Who in the world would not be charmed by puffins?! They are also known as ‘sea parrots’ or ‘clowns of the sea’ because of their brightly coloured beaks (which fade to grey after the breeding season). You can see them at various places around the UK. I’d seen them from a boat off Skomer island in Wales, a couple of years back, but was keen for more. We’d been told that on the Farne Islands off the east coast of Northumberland, one can disembark and get ‘up close and personal’ with them. A staggering 70,000 or so fly in to breed there every year. At least 21 other species of seabirds also converge on these islands between April and July, but, not surprisingly, the puffins are the main attraction.
We were in the UK in Jun 2014 and decided we couldn’t not do this, and that we’d explore Northumberland as well. Look out for a post on this. We booked an all day trip to the Farne Islands, which are only a 30 minute boat ride away from the picturesque town of Seahouses.
“Hats are advisable” we were told. We had our caps, and our daughter, Sal, was able to buy one at the shop near the harbour. I couldn’t resist buying a stuffed puffin for our grandson. I fluffed and called it a ‘puffed stuffin’ and then decided how appropriate that seemed for these delightful little birds.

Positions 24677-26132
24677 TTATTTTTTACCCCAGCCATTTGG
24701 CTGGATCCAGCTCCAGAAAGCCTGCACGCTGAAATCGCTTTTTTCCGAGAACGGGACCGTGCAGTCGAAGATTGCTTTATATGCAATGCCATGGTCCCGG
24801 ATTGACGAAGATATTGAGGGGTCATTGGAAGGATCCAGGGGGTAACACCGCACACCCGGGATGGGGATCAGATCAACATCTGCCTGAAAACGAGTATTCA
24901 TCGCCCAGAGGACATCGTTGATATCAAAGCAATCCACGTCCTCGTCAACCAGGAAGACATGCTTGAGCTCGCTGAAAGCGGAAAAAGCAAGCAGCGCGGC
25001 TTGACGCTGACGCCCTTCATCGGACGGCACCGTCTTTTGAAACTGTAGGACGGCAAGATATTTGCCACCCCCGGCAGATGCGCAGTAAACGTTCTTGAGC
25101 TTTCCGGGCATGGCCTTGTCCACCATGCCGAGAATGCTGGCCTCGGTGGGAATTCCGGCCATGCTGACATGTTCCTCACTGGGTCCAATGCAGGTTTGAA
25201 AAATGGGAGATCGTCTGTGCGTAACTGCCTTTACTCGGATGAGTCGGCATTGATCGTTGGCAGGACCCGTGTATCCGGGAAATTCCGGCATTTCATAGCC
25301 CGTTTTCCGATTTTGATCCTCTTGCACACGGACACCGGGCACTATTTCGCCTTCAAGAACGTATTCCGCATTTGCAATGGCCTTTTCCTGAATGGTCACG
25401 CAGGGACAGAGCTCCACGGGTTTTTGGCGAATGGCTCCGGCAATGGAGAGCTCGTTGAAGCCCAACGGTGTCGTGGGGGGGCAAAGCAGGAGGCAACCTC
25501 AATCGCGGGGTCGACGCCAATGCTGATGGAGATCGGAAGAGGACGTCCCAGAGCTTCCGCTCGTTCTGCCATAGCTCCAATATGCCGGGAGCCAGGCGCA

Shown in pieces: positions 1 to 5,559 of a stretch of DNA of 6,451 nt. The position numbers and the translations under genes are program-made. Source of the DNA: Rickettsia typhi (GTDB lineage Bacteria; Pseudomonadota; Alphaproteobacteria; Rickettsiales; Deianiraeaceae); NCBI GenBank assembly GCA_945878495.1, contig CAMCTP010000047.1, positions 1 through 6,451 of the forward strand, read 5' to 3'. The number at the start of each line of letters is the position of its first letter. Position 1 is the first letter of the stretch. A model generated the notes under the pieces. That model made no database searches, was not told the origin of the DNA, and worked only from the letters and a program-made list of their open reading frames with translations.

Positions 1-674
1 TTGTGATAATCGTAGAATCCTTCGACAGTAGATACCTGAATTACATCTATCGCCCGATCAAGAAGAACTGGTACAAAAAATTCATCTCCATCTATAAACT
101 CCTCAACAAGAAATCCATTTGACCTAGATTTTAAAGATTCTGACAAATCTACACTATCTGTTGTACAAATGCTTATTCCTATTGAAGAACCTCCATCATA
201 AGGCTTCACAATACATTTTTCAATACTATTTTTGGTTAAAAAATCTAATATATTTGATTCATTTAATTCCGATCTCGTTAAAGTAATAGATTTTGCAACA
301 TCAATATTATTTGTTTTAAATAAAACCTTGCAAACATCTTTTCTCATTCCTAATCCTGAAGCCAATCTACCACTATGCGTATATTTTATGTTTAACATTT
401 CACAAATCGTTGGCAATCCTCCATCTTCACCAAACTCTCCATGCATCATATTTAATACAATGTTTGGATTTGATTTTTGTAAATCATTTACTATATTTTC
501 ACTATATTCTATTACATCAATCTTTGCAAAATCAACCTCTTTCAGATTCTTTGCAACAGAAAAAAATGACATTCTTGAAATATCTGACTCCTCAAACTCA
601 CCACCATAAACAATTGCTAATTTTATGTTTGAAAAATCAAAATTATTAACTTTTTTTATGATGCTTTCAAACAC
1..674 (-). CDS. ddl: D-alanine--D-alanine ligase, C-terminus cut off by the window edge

As we waited to board our boat, some serious photographers were disembarking and it became clear why hats were advised!
There was some jostling for space amongst the 100 or so other bird enthusiasts, boarding Billy Shiel’s open boat (the only company that does all day trips). Many were toting cameras with huge telephoto lenses and one man was even in camouflage gear and wearing knee pads to get those perfect kneeling shots! On the way out we saw thousands of birds, including puffins, crowding the rocky cliffs, flying overhead or bobbing about in the sea.
The puffins have to get up some speed on their watery runway before they are able to take off. Here is Kellie Netherwood’s excellent photograph of a puffin getting airborne. Her website is well worth a visit: www.mydestinationunknown.com
Lots of grey seals, lolled about on the rocks as well, or swam in lazy swirls in the water below.
This was our first port of call and once we’d disembarked we were able to spread out along the wide roped off paths and bird-watch or photograph to our heart’s content.
And none of us, it seemed, could get enough of the puffins! EVERYONE strove to get shots of them taking off, flying overhead or landing. This is not at all easy, but Sal succeeded in getting some great shots.
And this was my best effort!!:
There is something so endearing about these little birds with their webbed orange feet, standing about in pigeon-toed poses before taking off on yet another fishing mission.
We spent a couple of hours on this island.
Here are some interesting facts about puffins:
- They spend most of their lives on the open ocean, only coming ashore to breed (between April and July in the UK). Females and males look identical.
- When aged 3-5 years of age they will choose a partner out at sea and return to land to breed.